7 Reasons Kids Should Avoid Extended Screen Time
Too much screen time for both children and adults has detrimental effects on both physical and mental health.
New Year, New You: Why Your Resolution Should Be Limiting Screen-time
When my fifth grader first asked me for an iPhone, I laughed. Hard. What on earth could she possibly need a cell phone for? I still bring her to (and wait at) all of her activities. Her interest was obviously not in the calling function, per se, but rather having an internet/gaming/texting device at her fingertips.
As she started rambling off all of her friends that have iPhones and iPads however, all I could think was at what point did elementary school aged kids having tablets and phones become the norm? I still don’t have a tablet and I think I was 18 before I was given my brother’s hand me down cell phone.
And while I’m not apt to entrust hundreds of dollars worth of electronics into the sticky fingers of a child who loses personal items on the regular, it’s actually not the price point that most concerns me with this trend.
What concerns me is the amount of time our kids (and we adults) sit in front a screen.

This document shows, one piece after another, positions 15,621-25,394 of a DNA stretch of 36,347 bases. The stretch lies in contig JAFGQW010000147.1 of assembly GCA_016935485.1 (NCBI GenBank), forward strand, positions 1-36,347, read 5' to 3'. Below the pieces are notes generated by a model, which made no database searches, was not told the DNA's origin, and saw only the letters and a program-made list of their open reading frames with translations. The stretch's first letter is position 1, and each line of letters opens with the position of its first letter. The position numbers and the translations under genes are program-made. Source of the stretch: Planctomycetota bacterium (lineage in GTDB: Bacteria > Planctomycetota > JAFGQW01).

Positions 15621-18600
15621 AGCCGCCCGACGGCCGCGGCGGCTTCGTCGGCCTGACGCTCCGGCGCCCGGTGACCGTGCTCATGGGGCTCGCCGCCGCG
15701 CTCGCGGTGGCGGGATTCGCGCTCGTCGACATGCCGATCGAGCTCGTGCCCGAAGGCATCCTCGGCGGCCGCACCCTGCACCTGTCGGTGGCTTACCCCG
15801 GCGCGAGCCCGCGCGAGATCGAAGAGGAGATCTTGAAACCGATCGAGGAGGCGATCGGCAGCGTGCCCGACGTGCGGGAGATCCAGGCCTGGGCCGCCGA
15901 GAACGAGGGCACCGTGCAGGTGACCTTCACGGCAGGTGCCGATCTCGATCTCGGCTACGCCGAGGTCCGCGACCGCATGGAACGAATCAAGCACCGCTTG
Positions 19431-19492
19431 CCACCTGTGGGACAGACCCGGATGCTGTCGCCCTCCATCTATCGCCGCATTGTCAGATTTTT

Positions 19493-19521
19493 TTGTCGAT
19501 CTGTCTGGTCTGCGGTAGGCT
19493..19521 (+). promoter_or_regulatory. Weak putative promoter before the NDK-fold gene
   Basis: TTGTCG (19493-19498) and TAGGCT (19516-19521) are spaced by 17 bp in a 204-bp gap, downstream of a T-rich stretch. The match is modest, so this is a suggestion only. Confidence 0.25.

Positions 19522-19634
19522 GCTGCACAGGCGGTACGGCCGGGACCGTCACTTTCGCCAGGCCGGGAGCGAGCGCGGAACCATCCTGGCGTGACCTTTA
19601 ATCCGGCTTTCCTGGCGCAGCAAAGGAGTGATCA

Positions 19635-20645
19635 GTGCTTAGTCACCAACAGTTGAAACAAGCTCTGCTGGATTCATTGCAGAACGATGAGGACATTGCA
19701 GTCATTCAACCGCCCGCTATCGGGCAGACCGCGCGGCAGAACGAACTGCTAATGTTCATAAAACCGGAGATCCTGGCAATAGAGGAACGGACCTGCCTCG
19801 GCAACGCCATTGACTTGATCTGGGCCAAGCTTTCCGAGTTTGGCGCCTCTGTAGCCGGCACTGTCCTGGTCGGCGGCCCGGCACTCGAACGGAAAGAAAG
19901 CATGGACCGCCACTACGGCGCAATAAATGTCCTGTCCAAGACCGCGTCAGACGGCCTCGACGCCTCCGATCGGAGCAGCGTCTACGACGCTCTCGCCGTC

Many kids already watch plenty of TV and play their fair share of video games –do we really need to give them additional handheld devices with which they can occupy any and all free-time?
Most healthcare professionals agree that the answer for both children and adults is “no”.
In fact, several recent studies have shown that too much screen time for both children and adults has detrimental effects on both physical and mental health, including, but not limited to the following:
- Gray matter atrophy – This is a big issue and deserves attention. Following a study, Psychology Today reported their findings of notable gray matter atrophy explaining that, “...areas affected included the important frontal lobe, which governs executive functions, such as planning, prioritizing, organizing, and impulse control […] A finding of particular concern was damage to an area known as the insula, which is involved in our capacity to develop empathy and compassion for others and our ability to integrate physical signals with emotion. Aside from the obvious link to violent behavior, these skills dictate the depth and quality of personal relationships.” Source